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  The Mammals of Texas - Online Edition

Plains Pocket Gopher
Order Rodentia : Family Geomyidae : Geomys bursarius (Shaw)

Plains Pocket Gopher (Geomys bursarius).  Photo by L.K. Couch.Description. These are medium to small sized, dark brown gophers with large, furlined cheek pouches. The body is thick-set and appears heaviest anteriorly, from which it gradually tapers to the tail, widening a little at the thighs. The eyes are tiny and beadlike, and the ears are very rudimentary, represented only by a thickened ridge of skin at the base. Long curved claws are present on the front feet for digging; the claws on the hind feet are much smaller.

The dental formula is I 1/1, C 0/0, Pm 1/1, M 3/3 X 2 = 20. The upper incisors have two grooves. External measurements average: total length, 236 mm; tail, 65 mm; hind foot, 31 mm. Weight: males, 180-200 g; females, 120-160 g.

Species distribution mapDistribution in Texas. Northwestern and north-central Texas, south to Midland and Tom Green counties in west and to McLennan County in east. Grayson and Dallas counties appear to be the eastern limit of this species in Texas.

Habits. This pocket gopher typically inhabits sandy soils where the topsoil is 10 cm or more in depth. Clayey soils are usually avoided. These gophers live most of their solitary lives in underground burrows, coming to the surface only to throw out earth removed in their tunneling and to forage for some items of food. They seldom travel far overland. The average diameter of 40 burrows examined in Texas was nearly 6 cm; the average depth below the surface, 14 cm, with extremes of 10 cm and 67.5 cm. Much of their burrowing is done in search of food. The underground galleries attain labyrinthine proportions in many instances because the tunnels meander aimlessly through the feeding areas. This is particularly noticeable under oak trees that have dropped a good crop of acorns. Burrows have been examined that extend well over 100 m, excluding the numerous short side branches. Only one adult gopher normally occupies a single burrow system.

The average mound thrown up by these gophers is about 30 by 45 cm, about 8 cm in height, and crescentic in outline. The opening through which the earth is pushed is usually plugged from within. The gopher digs with its front claws and protruding teeth, shoves the loose earth ahead of it with its chin and forefeet, and uses the hind feet for propulsion. The ceaseless energy of these subterranean miners is suggested by the size of the huge winter mounds they make in sites that have poor underground drainage. One of these was 2 m long, 1.5 m wide, 60 cm high, and weighed an estimated 360 kg. The female that occupied this mound weighed 150 g. A typical winter mound contains numerous galleries, a nest chamber, a toilet, and food storage chambers.

These rodents feed on a variety of plant items, chiefly roots and stems of weeds and grasses. Most plant food is encountered and ingested while the gopher digs, but some "grazing" of food present along burrow walls probably also occurs. The furlined cheek pouches are used to carry food and nesting material but never dirt. Captive gophers have eaten white grubs, small grasshoppers, beetle pupae, and crickets. Earthworms and raw beef were ignored.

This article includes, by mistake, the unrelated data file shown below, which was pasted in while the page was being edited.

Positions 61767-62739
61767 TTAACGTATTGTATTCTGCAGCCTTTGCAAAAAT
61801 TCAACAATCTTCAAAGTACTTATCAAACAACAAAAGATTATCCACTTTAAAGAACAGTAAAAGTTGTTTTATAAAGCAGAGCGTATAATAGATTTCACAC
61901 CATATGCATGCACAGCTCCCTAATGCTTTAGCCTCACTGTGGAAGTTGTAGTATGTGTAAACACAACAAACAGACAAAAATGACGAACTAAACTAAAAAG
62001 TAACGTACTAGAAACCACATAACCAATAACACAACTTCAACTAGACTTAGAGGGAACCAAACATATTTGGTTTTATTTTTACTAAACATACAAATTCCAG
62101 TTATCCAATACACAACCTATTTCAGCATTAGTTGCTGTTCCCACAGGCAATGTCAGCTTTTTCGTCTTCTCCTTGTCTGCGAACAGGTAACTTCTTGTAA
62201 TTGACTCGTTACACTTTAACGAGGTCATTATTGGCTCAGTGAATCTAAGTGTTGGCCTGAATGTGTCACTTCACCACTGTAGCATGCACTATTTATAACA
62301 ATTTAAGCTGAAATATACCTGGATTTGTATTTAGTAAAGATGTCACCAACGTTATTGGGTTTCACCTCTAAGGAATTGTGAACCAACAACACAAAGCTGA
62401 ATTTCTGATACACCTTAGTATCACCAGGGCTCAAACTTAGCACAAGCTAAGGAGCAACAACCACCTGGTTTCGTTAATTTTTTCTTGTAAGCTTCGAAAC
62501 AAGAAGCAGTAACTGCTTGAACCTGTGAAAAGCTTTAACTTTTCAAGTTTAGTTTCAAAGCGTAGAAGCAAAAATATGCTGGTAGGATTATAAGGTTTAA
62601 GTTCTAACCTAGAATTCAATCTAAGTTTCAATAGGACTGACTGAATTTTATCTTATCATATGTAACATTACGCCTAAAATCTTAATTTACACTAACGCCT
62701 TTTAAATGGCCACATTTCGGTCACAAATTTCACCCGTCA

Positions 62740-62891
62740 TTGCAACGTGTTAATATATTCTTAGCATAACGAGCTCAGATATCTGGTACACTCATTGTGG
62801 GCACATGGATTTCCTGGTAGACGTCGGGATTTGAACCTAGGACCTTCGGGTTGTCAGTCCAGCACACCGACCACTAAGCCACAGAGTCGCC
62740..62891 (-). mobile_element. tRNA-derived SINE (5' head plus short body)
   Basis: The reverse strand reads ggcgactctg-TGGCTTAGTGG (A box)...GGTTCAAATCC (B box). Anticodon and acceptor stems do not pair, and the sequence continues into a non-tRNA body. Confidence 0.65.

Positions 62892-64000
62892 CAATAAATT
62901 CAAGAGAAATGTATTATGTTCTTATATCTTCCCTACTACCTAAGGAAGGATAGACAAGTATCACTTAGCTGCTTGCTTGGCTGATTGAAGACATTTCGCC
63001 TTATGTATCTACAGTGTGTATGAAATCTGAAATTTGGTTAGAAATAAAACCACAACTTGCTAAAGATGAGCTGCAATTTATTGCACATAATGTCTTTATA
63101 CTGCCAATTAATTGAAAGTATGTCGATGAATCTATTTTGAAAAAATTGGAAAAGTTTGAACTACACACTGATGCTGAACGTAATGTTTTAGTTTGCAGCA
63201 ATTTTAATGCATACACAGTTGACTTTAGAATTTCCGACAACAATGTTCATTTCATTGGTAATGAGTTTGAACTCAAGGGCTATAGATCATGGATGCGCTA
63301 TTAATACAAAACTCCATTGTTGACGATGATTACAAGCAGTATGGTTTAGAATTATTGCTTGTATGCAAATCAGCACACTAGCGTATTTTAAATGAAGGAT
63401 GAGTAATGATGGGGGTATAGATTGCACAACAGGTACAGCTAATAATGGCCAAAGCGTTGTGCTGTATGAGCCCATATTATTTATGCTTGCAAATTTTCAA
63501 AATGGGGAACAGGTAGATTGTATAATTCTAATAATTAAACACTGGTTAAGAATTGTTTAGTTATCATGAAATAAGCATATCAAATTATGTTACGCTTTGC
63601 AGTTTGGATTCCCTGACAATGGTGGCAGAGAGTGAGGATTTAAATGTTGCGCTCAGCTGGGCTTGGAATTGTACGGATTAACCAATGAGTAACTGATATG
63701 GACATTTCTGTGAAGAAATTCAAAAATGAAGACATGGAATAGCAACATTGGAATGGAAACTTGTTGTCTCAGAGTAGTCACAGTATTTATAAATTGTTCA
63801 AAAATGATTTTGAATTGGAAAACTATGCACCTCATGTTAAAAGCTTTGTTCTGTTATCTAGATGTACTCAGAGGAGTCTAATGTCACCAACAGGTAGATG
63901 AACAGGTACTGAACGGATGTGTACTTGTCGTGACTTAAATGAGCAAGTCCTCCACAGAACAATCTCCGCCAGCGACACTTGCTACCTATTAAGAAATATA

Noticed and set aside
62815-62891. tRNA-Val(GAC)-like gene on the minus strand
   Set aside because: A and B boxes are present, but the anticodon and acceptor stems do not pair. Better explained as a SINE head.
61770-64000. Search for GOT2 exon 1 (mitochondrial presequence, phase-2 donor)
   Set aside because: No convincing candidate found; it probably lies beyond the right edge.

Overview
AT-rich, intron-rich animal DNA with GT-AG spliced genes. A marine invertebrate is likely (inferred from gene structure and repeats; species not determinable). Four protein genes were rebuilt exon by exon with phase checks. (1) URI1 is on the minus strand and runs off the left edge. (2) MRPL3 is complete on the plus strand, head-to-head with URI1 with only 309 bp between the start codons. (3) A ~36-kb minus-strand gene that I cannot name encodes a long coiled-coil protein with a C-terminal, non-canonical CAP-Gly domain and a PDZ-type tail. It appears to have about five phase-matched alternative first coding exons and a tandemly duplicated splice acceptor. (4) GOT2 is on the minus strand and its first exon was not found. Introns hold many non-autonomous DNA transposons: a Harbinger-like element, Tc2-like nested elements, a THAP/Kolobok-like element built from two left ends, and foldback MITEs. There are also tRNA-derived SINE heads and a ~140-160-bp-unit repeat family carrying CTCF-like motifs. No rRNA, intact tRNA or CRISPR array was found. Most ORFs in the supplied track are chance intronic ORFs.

Breeding begins in late January or early February in eastern Texas and continues for a period of some 3 or 4 months. One litter a year, or two in quick succession, appears to be the rule. The young, usually two or three in number, are born from March to July. The young are nearly naked, blind, and helpless at birth. They remain with their mother until nearly full-grown and then are evicted to lead an independent life.

As long as they remain in their burrows, pocket gophers are relatively safe from predators other than those which are specialized for digging, such as badgers and long-tailed weasels. However, when a gopher leaves its burrow it is highly vulnerable, and most predation losses probably occur on the surface. Known predators, other than those mentioned above, include coyotes, skunks, domestic cats, hawks, owls, and several kinds of snakes. As a result of the protection offered by the burrow, pocket gophers are long-lived relative to many other rodents, insectivores, and lagomorphs, living an average of 1-2 years in the wild.

In farming regions these rodents can be destructive to crops and orchards. The amount of damage is closely associated with the number of animals. The average population density in eastern Texas is about 3.2 gophers per ha. The highest population density of record is 17.6 per ha. These gophers can be controlled on small areas by trapping and on large ones by placing poisoned grain in their burrows.

Remarks. Historically, Geomys bursarius has been considered one wide ranging, but morphologically variable species that was distributed over most of the Great Plains and south-central United States, including the Texas Panhandle and eastern Texas. However, recent studies by specialists trained in cytological and biochemical taxonomy have revealed that in actuality there are five species of pocket gophers ranging over these regions of Texas (designated G. bursarius, G. attwateri, G. breviceps, G. knoxjonesi, and G. texensis). These are considered cryptic species, meaning that they cannot be differentiated on the basis of observed morphological characteristics although they are genetically distinct. Karyotypic, electrophoretic, and mitochondrial DNA data are required to confidently distinguish questionable specimens, although all appear to be allopatric in range.

Photo credit: L. K. Couch.